If an institution has the ability to run all over you, make money off you, and bankrupt you, they’re going to without giving it a second thought. It’s just the way it is these days. It’s up to YOU to navigate all available opportunities and make well-educated decisions regarding college / employment options.

  7. Prudence Debtfree says 06 August 2014 at 06:39

    I used to think of post-secondary education as a must. I don’t anymore though. My daughter is dating a boy who has decided not to return to college, but to work full-time. In the past, I would have cringed at his decision, but now I support it. There are many different ways for people to navigate their education and career. The one-size-fits-all cookie cutter path of pursuing a degree right after high school often leads to the high student debt you mention, but also to uncertain job prospects and low job satisfaction – with a sense of obligation to stick it out because it cost so much to get there. Post secondary education should provide a forum in which to develop intellect and identify interest and talent, as well as a springboard from which to launch into a fulfilling career – not to mention a landing pad to come back to if and when career change becomes desirable. We’ve got to be wary of the notion of universities and colleges being all about prestige and keeping up with the Joneses.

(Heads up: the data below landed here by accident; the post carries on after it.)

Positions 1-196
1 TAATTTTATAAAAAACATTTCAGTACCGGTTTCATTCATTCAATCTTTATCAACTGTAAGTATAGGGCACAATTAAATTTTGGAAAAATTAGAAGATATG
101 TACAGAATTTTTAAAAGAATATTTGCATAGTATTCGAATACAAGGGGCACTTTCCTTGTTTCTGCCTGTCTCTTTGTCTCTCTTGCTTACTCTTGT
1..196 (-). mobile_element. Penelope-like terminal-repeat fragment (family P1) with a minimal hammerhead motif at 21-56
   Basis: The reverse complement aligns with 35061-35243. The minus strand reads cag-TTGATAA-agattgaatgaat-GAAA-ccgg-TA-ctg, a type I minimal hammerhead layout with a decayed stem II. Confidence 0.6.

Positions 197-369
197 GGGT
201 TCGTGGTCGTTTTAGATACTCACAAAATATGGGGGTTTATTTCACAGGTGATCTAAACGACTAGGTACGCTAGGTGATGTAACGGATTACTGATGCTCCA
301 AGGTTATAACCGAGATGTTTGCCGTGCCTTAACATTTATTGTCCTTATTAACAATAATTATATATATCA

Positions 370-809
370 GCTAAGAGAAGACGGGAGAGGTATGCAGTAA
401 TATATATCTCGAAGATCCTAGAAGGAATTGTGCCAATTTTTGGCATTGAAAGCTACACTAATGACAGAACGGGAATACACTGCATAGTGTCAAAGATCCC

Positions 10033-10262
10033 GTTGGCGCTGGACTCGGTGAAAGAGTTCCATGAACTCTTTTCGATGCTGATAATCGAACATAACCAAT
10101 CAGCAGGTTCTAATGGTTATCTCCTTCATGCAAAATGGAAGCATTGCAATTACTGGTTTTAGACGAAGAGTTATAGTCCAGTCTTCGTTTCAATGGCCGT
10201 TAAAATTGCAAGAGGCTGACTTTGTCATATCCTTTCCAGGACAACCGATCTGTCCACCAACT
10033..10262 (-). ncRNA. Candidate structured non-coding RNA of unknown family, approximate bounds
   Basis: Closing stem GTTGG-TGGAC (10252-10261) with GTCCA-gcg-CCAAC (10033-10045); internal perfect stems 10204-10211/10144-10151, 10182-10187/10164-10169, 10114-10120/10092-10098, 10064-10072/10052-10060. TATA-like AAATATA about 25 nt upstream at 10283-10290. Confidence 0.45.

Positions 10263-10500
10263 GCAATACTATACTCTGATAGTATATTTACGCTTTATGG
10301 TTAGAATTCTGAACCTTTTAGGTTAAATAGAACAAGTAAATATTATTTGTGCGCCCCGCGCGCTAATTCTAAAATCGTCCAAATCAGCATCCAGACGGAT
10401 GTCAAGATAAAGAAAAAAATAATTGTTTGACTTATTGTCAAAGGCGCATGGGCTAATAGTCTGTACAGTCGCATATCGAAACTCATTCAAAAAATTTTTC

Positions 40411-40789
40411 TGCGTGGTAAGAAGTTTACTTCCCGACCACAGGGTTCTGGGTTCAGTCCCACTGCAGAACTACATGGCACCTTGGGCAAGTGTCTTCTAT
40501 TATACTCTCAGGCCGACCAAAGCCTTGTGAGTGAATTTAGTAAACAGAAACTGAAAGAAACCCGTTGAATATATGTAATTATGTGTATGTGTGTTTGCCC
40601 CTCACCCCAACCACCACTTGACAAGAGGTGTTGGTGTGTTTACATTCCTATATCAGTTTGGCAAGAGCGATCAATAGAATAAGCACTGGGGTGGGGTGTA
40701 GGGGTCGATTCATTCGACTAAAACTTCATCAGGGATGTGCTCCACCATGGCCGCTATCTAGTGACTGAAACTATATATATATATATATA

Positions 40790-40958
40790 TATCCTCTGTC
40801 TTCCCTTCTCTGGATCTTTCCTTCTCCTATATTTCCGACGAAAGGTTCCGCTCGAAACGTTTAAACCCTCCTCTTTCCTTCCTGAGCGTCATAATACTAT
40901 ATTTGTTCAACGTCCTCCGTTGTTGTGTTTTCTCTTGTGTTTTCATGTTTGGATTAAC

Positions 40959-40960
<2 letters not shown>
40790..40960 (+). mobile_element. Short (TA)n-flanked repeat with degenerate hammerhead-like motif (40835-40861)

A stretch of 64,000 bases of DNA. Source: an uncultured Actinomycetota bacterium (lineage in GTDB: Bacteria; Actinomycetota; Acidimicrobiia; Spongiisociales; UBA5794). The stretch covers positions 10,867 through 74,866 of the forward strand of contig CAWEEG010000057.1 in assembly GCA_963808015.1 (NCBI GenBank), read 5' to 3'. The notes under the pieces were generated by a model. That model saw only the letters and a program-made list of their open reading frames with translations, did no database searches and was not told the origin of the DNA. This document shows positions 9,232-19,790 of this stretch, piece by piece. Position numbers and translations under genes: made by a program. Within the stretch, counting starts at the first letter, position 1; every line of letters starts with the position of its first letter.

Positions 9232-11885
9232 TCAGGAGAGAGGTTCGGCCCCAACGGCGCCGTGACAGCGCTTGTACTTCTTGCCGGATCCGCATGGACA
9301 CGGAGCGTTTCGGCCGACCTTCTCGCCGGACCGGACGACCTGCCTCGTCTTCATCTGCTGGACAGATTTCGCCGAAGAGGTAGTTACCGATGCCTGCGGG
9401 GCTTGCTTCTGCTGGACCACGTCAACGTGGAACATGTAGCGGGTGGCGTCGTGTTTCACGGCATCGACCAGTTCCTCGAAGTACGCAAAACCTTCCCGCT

• Daria says 06 August 2014 at 19:15

      I found your comment interesting because my son got a business degree ( he has no debt because of scholarships and our savings) and is working in a job ( well known company) that he loves but it doesn’t require a degree. My ex sons in laws are working at the same company in the same position. One has no college at all and the other went to college for one year. All three make good money and good benefits. My son’s best friend dropped out of college and worked at the same company at a higher management level than my son. My son has resisted taking on a management position because he likes the hands on and doesn’t enjoy supervising people.

      • Prudence Debtfree says 06 August 2014 at 20:25